This was interesting for me, because to the best of my knowledge, there haven't been many published Star Wars that focused almost entirely on a party of Force users. While there have been adventures in the past that could be seen as similar to Edge of the Empire style adventures or Age of Rebellion style adventures, I think having an all Force user party is something that most Star Wars RPGs didn't assume in the past. If I'm wrong, let me know! I'd be happy to look into whatever Force centered adventures may have come out in the past.

Chronicles of the Gatekeeper came out towards the end of last year (2015), just a bit ahead of the release of The Force Awakens in theaters, so this adventure was most likely largely developed with the idea of the EU being Legends. The Lucasfilm policy that games (video, RPG, or otherwise) aren't meant so much to be canon, as they are to represent "authentic Star Wars experiences," was already coming into play. The Fantasy Flight products now tend to intersperse some old EU material that has yet to be either entered into canon or contradicted, although really ancient stories, like information from The Old Republic, tends to get disclaimed as unverified ancient history and folklore in the modern Star Wars era.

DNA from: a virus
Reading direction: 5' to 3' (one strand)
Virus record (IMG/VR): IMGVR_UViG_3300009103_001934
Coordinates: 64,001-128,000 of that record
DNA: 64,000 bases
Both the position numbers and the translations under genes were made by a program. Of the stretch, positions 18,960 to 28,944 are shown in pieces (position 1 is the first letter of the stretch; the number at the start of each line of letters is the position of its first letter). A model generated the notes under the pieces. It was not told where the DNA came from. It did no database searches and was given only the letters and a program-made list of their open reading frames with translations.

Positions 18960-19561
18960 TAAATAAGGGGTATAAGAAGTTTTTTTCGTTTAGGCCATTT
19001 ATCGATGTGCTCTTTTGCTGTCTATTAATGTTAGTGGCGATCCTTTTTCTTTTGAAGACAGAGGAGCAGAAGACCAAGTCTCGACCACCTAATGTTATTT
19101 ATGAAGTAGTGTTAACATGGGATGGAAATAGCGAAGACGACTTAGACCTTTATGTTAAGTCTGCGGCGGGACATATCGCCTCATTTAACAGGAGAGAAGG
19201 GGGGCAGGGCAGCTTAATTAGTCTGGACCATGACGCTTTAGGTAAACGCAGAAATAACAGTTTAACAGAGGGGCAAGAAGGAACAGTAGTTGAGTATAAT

Physically, the book is an attractive hardcover that meets all previous expectations for Fantasy Flight products. There is quite a bit of artwork that was clearly designed specifically for this adventure, and depicts many of the unique NPCs, new locations, and species that show up in the book. The page count for the adventure, as is standard for the Star Wars Fantasy Flight RPGs, is 96 pages.

Opening Fiction

At this point, the pattern has pretty well been established that the Star Wars adventures from Fantasy Flight will have one page introductory fiction that introduces NPCs from the adventure, doing something that leads directly to some aspect of the adventure. This one is no different, and it does a good job of setting things up and getting out of the way.